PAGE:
“We believe that if it had not been for the interests of the U.S. companies, they would not have bothered to do it,” he said.

On cyber espionage, Kang said China opposes all forms of cyber espionage.

“We would like to work with the international community, including the U.S., to forge a peaceful, secure, open, and cooperative cyber space based on the principle of mutual respect and mutual trust,” he said.

China was blamed by U.S. intelligence officials for what they said was a damaging cyber attack against the Office of Personnel Management, the federal government’s repository of personal information. Some 22 million records were stolen by Chinese hackers and U.S. intelligence believes the data will be used for new and potentially more damaging human and cyber espionage operations.

Collins, the CIA assistant deputy director and head of the CIA’s East Asian Mission Center, said in a speech in Aspen that Chinese cyber theft is continuing.

“We know the Chinese are very active in targeting our government, U.S. industry, and those of our partners through cyber espionage,” said Collins said. “It’s a very real, big problem, and we need to do more about it.”

The Foreign Ministry comments were followed by a report in the hardline Communist Party newspaper Global Times that quoted Chinese government experts who also criticized Pompeo.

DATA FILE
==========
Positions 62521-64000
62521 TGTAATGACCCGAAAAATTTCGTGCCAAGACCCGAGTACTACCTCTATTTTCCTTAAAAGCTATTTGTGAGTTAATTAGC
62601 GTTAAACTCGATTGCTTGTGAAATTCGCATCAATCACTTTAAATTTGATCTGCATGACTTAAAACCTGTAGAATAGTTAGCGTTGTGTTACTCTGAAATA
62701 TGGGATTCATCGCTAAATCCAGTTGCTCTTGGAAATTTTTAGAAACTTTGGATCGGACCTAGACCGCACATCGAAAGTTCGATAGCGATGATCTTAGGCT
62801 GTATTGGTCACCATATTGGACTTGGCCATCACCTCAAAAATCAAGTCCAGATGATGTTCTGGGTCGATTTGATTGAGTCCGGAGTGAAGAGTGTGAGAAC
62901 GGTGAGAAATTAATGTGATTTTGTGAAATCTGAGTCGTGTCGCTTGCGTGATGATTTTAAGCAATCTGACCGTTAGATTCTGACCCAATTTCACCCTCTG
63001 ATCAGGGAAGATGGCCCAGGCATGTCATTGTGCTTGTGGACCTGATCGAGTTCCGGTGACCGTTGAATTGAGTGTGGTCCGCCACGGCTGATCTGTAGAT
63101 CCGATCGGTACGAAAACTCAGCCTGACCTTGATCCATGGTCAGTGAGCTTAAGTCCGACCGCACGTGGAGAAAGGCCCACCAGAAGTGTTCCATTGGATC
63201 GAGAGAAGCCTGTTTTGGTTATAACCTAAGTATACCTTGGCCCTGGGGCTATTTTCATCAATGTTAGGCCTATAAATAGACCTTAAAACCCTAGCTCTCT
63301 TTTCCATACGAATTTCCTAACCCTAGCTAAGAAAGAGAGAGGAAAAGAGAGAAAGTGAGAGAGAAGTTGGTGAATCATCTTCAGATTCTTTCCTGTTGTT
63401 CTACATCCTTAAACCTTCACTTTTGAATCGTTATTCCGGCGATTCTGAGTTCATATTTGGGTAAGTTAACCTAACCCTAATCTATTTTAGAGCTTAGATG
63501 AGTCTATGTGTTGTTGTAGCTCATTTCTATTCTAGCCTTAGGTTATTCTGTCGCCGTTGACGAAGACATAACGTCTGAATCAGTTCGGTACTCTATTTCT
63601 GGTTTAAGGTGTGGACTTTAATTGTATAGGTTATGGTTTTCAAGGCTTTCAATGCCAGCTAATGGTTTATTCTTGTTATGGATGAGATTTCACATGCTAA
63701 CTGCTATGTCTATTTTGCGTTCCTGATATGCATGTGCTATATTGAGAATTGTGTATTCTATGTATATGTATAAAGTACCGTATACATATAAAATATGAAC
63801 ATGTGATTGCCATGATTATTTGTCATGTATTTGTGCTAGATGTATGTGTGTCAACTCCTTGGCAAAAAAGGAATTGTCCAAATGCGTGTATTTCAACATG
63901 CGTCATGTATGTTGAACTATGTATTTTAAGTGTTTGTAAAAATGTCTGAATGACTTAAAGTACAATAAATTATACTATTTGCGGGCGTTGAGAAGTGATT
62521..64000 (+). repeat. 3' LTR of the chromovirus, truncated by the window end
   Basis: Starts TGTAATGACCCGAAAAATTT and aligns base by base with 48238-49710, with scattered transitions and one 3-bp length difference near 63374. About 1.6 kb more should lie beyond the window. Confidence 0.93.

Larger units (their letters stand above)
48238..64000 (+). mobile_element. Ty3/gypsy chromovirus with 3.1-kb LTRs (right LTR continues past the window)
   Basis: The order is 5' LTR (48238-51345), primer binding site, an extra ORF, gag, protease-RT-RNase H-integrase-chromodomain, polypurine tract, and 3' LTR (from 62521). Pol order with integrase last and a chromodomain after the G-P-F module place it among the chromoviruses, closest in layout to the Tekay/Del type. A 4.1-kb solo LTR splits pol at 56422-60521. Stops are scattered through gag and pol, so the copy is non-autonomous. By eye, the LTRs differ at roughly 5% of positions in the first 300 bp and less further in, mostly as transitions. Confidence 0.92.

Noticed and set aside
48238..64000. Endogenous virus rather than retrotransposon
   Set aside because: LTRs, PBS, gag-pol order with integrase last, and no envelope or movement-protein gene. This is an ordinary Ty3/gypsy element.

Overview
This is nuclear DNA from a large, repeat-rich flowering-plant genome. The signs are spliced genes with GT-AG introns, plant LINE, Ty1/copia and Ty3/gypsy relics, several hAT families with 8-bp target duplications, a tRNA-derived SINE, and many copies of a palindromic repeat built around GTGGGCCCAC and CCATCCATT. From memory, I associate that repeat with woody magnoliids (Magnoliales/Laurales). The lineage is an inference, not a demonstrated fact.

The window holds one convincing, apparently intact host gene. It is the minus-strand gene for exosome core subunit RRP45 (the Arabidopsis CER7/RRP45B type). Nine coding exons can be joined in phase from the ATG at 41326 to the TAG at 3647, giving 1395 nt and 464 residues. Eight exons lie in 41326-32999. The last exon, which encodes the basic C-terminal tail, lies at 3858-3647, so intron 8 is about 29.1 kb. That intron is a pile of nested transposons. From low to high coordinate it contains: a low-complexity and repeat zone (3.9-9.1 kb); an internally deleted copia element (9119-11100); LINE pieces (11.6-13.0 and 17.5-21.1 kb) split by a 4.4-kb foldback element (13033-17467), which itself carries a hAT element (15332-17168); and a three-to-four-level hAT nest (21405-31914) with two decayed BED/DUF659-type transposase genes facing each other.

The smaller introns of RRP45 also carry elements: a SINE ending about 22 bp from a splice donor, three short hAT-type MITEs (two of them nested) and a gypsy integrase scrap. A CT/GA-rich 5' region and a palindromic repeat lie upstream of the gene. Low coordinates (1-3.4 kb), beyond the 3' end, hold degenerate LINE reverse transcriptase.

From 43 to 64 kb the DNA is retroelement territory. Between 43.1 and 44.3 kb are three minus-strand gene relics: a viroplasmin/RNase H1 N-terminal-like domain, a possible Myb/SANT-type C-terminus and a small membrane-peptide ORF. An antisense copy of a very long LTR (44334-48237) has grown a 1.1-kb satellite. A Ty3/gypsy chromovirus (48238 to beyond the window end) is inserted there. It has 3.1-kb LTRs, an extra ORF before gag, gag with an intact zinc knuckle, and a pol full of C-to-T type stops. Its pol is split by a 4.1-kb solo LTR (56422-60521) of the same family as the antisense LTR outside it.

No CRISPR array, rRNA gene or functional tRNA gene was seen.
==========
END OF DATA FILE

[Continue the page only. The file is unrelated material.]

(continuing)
“Such voices have existed for long, and in terms of the overall national strength, China is indeed the only country that could compete with the U.S.,” the newspaper quoted Jin Canrong, associate dean of the Department of International Studies at the Renmin University of China, as saying.

“However, China being powerful is one thing, and how China will use that power is another. Different from some Western countries, China is not a country which advocates expansionism,” he said.

Ni Feng, deputy director of the Institute of American Studies at the Chinese Academy of Social Sciences, a government-controlled think tank, said the CIA chief’s comments reflected the thinking of the U.S. strategic community in viewing China as the most significant threat.

Source: Washington Free Beacon “China Criticizes CIA Director Comments”

Note: This is Washington Free Beacon’s report I post here for readers’ information. It does not mean that I agree or disagree with the report’ views.


China air force says to continue with flight drills at sea: CCTV